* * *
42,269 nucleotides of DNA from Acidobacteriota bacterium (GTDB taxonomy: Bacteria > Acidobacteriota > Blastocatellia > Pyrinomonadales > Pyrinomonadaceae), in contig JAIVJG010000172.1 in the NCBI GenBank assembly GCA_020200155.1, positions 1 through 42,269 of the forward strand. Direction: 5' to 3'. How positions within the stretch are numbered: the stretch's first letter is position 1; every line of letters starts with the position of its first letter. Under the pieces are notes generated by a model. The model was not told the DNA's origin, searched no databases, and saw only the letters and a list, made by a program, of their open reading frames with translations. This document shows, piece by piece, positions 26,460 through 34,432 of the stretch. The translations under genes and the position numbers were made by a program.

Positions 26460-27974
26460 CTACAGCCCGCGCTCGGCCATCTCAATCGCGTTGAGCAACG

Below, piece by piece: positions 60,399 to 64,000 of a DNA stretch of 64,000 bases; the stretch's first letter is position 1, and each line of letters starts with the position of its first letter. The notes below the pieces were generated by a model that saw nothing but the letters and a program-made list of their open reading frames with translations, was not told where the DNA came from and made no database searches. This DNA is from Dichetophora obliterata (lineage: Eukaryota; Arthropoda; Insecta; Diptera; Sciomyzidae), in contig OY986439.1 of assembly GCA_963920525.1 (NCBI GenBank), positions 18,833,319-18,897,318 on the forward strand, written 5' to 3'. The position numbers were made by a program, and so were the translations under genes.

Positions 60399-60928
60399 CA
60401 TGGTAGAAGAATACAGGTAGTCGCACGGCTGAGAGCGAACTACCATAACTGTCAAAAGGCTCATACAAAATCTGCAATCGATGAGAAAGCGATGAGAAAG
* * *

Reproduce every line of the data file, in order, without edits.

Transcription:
42,269 nucleotides of DNA from Acidobacteriota bacterium (GTDB taxonomy: Bacteria > Acidobacteriota > Blastocatellia > Pyrinomonadales > Pyrinomonadaceae), in contig JAIVJG010000172.1 in the NCBI GenBank assembly GCA_020200155.1, positions 1 through 42,269 of the forward strand. Direction: 5' to 3'. How positions within the stretch are numbered: the stretch's first letter is position 1; every line of letters starts with the position of its first letter. Under the pieces are notes generated by a model. The model was not told the DNA's origin, searched no databases, and saw only the letters and a list, made by a program, of their open reading frames with translations. This document shows, piece by piece, positions 26,460 through 34,432 of the stretch. The translations under genes and the position numbers were made by a program.

Positions 26460-27974
26460 CTACAGCCCGCGCTCGGCCATCTCAATCGCGTTGAGCAACG

Below, piece by piece: positions 60,399 to 64,000 of a DNA stretch of 64,000 bases; the stretch's first letter is position 1, and each line of letters starts with the position of its first letter. The notes below the pieces were generated by a model that saw nothing but the letters and a program-made list of their open reading frames with translations, was not told where the DNA came from and made no database searches. This DNA is from Dichetophora obliterata (lineage: Eukaryota; Arthropoda; Insecta; Diptera; Sciomyzidae), in contig OY986439.1 of assembly GCA_963920525.1 (NCBI GenBank), positions 18,833,319-18,897,318 on the forward strand, written 5' to 3'. The position numbers were made by a program, and so were the translations under genes.

Positions 60399-60928
60399 CA
60401 TGGTAGAAGAATACAGGTAGTCGCACGGCTGAGAGCGAACTACCATAACTGTCAAAAGGCTCATACAAAATCTGCAATCGATGAGAAAGCGATGAGAAAG